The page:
Smoking-related lung cancer rates are expected to drop dramatically over the next 50 years, but lung cancer will continue to be a significant health problem in the United States, says a University of Michigan researcher.
Under the most optimistic scenario, rates could drop by 81 percent, while under the most pessimistic scenario, rates would fall by 75 percent from 2015 to 2065.
Rafael Meza, associate professor at the University of Michigan’s School of Public Health, and colleagues at the Cancer Intervention and Surveillance Modeling Network, utilized four independent models to project lung cancer rates for U.S. men and women aged 30 to 84 from 1964 to 2065. All models projected the impact of changes in smoking prevalence since the 1960s on past and future lung cancer mortality.
“We found that future smoking and lung cancer rates and deaths will continue to decrease,” said Meza, who is the coordinating principal investigator of the CISNET Lung group, adding those decreases are the result of tobacco control measures implemented until now.
The study, he says, did not consider any potential changes in smoking prevalence that might occur due to the adoption of e-cigarettes or polytobacco use.
According to the findings:
- The number of annual deaths (in those aged 30 to 84) will decrease from 135,000 in 2015 to 50,000 in 2065.
- Despite those gains, there will be 4.4 million deaths from lung cancer in the U.S. from 2015 to 2065.
- Lung cancer will remain a significant health problem in the U.S., with an increasing number and proportion occurring among those who have never smoked.
The study demonstrates that tobacco control is helping to reduce the burden of lung cancer in the U.S. but also that smoking will continue to be an important determinant of lung cancer risk during this century, according to Jihyoun Jeon, first author of the study and a researcher the School of Public Health.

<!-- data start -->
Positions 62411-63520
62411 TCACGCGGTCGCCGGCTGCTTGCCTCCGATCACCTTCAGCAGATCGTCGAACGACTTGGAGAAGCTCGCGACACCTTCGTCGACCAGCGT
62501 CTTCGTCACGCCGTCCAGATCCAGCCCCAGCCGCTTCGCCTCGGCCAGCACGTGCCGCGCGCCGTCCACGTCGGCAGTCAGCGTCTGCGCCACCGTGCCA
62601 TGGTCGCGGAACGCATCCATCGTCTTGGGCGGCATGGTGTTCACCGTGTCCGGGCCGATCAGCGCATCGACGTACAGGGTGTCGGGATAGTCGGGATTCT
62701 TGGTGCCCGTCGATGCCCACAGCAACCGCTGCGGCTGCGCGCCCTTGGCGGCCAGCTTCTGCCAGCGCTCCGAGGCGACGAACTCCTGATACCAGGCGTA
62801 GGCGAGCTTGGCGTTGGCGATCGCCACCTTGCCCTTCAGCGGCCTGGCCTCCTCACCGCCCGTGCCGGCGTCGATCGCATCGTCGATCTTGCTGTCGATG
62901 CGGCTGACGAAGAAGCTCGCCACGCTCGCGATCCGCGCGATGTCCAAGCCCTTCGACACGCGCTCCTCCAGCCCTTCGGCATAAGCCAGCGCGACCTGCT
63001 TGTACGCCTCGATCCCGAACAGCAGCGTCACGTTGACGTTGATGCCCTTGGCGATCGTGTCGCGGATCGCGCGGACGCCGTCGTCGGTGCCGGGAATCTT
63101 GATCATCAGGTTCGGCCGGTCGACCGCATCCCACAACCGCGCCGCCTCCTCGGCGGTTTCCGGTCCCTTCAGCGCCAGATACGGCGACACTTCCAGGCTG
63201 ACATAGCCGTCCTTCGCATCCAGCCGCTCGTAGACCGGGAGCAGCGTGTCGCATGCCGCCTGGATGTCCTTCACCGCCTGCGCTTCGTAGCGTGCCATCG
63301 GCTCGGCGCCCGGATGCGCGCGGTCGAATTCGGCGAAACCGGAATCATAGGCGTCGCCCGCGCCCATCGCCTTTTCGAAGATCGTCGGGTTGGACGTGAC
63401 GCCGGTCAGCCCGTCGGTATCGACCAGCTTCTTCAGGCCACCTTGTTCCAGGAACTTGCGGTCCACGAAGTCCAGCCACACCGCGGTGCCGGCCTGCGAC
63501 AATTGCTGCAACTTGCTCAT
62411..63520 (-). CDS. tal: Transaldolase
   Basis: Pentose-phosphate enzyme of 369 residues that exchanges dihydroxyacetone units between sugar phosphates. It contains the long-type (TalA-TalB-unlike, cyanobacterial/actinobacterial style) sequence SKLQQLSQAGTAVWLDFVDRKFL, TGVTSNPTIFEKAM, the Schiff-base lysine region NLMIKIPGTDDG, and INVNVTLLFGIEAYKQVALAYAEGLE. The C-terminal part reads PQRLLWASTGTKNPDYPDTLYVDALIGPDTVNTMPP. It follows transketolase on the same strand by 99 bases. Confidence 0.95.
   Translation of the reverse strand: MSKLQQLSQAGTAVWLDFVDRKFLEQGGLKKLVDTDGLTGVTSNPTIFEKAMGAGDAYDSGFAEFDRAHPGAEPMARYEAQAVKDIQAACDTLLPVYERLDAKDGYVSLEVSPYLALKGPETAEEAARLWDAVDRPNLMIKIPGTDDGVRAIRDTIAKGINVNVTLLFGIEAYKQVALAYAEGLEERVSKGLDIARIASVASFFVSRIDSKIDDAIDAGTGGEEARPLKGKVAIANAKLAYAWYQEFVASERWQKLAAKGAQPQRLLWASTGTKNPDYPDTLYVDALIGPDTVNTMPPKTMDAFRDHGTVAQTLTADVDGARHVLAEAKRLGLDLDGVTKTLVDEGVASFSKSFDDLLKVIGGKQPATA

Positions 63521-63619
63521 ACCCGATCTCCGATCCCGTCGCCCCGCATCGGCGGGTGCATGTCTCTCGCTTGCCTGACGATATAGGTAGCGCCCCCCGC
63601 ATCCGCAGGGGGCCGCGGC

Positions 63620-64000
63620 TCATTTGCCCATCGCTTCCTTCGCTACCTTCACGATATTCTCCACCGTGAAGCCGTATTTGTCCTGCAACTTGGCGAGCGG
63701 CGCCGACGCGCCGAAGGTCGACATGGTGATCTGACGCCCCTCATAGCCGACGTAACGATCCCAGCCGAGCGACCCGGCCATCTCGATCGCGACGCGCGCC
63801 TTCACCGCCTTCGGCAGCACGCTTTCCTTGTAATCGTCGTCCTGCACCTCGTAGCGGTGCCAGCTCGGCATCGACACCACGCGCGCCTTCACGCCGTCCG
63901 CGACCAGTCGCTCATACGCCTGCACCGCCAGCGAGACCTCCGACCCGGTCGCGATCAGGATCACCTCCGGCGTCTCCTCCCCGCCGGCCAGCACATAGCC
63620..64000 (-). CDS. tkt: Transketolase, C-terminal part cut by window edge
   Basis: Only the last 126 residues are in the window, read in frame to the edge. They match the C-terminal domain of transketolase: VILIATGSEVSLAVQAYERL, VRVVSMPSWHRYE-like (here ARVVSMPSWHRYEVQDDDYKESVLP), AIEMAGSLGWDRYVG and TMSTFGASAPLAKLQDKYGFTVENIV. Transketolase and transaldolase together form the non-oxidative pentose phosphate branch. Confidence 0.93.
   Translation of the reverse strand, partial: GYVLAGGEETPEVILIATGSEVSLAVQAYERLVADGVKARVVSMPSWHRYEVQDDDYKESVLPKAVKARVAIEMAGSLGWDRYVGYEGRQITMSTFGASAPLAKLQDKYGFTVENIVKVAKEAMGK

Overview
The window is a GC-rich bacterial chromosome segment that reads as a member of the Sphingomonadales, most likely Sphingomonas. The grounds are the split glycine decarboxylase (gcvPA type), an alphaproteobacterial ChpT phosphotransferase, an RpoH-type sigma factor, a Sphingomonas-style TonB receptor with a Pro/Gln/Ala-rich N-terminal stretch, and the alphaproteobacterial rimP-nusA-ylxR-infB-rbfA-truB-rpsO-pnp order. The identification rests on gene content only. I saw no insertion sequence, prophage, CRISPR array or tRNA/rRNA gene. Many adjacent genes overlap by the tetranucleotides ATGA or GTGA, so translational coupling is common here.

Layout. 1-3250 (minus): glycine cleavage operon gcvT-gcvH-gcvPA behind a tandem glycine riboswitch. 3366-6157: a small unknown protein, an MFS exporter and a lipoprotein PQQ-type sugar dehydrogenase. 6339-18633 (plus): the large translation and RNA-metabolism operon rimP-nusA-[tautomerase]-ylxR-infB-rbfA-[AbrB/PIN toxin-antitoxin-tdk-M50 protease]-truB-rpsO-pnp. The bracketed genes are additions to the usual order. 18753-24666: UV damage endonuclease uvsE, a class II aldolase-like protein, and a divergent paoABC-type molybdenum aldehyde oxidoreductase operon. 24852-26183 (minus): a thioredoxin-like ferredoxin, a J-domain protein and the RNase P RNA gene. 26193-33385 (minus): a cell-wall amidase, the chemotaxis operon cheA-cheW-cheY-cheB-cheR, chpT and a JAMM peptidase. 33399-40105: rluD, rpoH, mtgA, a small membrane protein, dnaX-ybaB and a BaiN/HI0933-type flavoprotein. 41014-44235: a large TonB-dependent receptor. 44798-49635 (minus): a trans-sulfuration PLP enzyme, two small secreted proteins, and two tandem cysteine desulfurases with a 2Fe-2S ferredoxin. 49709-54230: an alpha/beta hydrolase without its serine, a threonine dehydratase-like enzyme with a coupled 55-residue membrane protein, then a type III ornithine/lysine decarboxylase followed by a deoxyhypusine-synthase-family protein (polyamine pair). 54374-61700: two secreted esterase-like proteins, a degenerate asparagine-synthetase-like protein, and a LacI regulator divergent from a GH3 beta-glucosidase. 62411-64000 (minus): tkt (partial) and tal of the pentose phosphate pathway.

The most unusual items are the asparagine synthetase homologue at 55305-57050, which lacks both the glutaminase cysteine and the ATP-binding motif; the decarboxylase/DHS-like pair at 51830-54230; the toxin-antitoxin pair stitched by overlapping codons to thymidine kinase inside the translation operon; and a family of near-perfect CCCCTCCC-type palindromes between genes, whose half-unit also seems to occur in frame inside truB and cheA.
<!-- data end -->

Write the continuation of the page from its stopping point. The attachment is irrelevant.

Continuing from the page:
“Even though lung cancer death rates among never smokers are expected to remain roughly the same in the future, the proportion of never smokers will grow in the U.S. population, which will result in a greater portion of lung cancer deaths to come from never smokers,” Jeon said. “This highlights the need for new research on lung cancer risk among never smokers and for the development of prevention strategies geared towards them.”
Meza says that continued policies and measures to discourage the uptake of smoking in youth and to promote cessation in current smokers are needed to retain and expand the gains that have already been made.
The study is published in the Annals of Internal Medicine.
In addition to Meza and Jeon, researchers included Pianpian Cao and Jamie Tam, also of U-M’s School of Public Health; Theodore Holford of Yale University; David Levy of Georgetown University; Eric Feuer of the National Cancer Institute; Lauren Clarke and John Clarke of Cornerstone Systems Northwest; and Chung Yin Kong of Massachusetts General Hospital.